The Liver-Diagnosis  Your Eyes Monitor the Health of Your Largest Organ Recently a woman in her mid thirties came to me for a consultation. Her primary complaint was a persistent sty in her right eye. Upon questioning and examination, I found that the sty had first arisen in the spring, that she had lots of yellow mucus forming in her eyes, and that the area between her eyes was swollen and puffy. She also felt her life was floating without any stability, she had a hard time getting out of bed in the morning, and her impatience about seeing me, about curing herself, and even about getting out of my office was extreme. For twelve years she had been a lacto-vegetarian, consuming regular quantities of dairy products,...

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The Liver

The Liver-Body  The Beneficent Godfather Is a Second Brain The image of a godfather has become familiar to all of us. He is that hidden persuader who takes care of people, a real but unofficial leader who oversees the community’s affairs. Outsiders don’t even know he exists, but throughout the community his presence is felt everywhere. The liver is like a beneficent godfather to the body. Hidden silently beneath our ribs, this huge, deep-red, wedge-shaped mountain oversees the activities and welfare of the body. Weighing about three pounds, the liver is massive and solid. It extends vertically from our right nipple almost down to the bottom of our rib cage. Crossways, it goes from the right side over to the left nipple. About the same size as the brain,...

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The Kidneys

The Kidneys-Body and Diagnosis  These Delicate Organs Are Vital to Our Overall Drive It's wintertime again, and like other macrobiotic counselors I expect many people will be coming to see me with kidney and urinary problems as they have for the past five years. Recently, I read that some 67 percent of all heart attacks in the U.S. occur during the summer months and that some 47 percent of all gallbladder attacks take place during April and May. These statistics may sound a bit strange to anyone unfamiliar with the traditional diagnostic techniques of Oriental medicine; however, its practitioners commonly use the season or time of day in which a particular symptom or illness recurs to help them determine which of the internal organs is troubled. Unlike modern...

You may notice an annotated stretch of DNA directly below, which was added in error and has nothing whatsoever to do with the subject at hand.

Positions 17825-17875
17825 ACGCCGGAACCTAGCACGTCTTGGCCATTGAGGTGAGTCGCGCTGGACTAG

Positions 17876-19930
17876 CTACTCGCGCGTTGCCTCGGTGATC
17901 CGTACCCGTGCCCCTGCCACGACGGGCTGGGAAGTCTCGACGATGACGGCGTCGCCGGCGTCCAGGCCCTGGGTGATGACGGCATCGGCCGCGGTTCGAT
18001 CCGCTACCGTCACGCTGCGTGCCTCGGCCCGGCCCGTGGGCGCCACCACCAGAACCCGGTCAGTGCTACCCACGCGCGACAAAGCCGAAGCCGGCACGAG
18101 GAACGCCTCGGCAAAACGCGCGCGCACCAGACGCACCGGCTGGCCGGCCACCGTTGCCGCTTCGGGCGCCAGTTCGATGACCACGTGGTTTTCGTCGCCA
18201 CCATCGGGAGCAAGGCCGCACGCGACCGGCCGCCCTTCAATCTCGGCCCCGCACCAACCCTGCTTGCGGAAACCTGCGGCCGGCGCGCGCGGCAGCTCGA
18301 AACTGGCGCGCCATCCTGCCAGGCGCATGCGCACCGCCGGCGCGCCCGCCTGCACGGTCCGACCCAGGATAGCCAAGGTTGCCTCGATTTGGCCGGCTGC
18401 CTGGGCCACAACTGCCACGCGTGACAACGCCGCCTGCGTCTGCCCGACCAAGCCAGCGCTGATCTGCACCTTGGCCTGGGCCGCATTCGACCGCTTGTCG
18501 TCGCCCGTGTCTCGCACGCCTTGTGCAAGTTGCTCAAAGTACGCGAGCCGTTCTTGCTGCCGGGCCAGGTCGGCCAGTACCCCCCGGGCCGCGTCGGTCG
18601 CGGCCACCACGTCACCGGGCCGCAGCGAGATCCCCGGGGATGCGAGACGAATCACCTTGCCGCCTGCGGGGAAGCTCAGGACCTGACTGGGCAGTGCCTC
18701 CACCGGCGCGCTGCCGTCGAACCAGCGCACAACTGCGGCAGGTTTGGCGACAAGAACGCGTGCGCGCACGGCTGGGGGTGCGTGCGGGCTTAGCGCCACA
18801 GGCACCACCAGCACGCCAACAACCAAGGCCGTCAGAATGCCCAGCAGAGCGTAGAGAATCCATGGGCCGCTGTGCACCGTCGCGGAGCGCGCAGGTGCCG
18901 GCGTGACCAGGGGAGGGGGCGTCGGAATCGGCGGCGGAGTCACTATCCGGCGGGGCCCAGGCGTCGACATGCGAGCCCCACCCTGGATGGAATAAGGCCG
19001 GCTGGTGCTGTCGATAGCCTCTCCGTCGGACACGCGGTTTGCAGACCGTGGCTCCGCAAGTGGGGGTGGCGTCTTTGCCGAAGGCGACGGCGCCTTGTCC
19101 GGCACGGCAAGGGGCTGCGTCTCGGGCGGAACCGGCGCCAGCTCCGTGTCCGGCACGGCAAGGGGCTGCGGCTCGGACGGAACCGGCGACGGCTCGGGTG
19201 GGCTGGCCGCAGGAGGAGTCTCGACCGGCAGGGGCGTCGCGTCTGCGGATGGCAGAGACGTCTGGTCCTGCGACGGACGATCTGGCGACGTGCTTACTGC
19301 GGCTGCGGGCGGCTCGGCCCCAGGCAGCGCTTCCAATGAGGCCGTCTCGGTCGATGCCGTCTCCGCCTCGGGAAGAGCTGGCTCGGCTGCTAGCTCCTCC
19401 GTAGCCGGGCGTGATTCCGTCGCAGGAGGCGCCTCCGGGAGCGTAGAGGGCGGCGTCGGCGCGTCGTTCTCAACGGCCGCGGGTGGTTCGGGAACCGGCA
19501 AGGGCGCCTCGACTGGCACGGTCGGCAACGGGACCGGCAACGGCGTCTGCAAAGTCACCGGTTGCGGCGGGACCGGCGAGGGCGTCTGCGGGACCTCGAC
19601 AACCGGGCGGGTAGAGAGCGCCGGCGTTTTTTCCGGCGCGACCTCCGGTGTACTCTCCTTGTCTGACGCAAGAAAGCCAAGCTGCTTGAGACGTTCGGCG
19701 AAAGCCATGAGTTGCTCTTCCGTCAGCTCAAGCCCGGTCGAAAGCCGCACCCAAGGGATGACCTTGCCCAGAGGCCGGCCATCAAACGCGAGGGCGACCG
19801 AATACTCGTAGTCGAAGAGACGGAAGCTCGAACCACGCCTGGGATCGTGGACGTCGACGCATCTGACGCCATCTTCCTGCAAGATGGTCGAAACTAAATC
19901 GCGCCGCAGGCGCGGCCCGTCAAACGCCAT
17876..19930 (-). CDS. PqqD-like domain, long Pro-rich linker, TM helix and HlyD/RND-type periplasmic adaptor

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The Small Intestines – Diagnosis

The Intestines-Diagnosis  Our Mouth Speaks Eloquently of the Small Intestine Most of us don't spend much time thinking about our small intestine-you might say it’s another one of our body’s unsung heroes. Yet, heroic it is, for our overall health and mental clarity depend upon the proper functioning of this amazing yet often unappreciated organ. According to modern medicine, the function of the small intestine is to absorb nutrients and eliminate waste from the body. However, according to the late Japanese scientist Dr. Morashu Chishima, the small intestine is also the primary site for the production of blood. After years of experiments, Chishima concluded that the small intestine, through some as yet unknown chemical process, produces white blood cells directly from the absorbed food particles, out of which...

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The Large Intestines – Diagnosis

The Intestines-Diagnosis  How to Know When Your Large Intestine Is Overworked The traditional art of physiognomy can be used to understand the constitution and condition of the large intestine. The two major functions of the large intestine are to absorb water, vitamins, and minerals through its mucus-lined tissue to be transported to the liver for distribution and use by the body; and the excretion of excessive nutrients and wastes such as calcium, iron, magnesium, and phosphates. When the large intestine becomes overworked, or there is a lack of physical exercise in one’s life, various symptoms begin to arise which have reached an almost epidemic proportion in our modern-day society. These include diarrhea, constipation, flatulence, colitis, hemorrhoids, hernias, abdominal swelling and cramping, cancer of the colon, and obesity. These...